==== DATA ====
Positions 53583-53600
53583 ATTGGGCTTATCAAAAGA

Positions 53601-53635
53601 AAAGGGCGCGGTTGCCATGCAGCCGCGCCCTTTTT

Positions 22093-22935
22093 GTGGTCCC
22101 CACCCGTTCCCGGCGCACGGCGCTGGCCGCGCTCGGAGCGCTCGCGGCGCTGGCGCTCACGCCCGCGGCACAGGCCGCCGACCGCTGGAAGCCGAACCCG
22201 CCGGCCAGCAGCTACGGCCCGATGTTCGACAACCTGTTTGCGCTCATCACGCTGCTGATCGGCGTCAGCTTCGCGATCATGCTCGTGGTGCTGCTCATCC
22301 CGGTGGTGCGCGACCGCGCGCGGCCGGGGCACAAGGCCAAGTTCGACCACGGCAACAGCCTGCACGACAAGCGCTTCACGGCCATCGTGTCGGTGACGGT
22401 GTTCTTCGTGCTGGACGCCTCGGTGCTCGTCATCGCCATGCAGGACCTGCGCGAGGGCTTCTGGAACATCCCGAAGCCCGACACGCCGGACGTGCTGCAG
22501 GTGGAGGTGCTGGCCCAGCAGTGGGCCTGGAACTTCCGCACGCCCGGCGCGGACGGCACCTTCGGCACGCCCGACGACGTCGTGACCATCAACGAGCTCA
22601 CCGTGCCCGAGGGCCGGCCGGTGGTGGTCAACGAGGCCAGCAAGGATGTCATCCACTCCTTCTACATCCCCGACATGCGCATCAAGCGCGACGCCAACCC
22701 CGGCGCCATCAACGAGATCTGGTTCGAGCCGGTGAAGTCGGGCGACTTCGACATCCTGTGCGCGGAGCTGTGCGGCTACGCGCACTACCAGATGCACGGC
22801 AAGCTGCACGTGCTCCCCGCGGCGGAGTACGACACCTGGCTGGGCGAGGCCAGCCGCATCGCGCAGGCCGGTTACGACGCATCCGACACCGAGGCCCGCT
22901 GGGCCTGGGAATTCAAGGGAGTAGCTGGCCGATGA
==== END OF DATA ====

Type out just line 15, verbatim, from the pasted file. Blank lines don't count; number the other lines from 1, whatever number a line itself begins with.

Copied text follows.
22901 GGGCCTGGGAATTCAAGGGAGTAGCTGGCCGATGA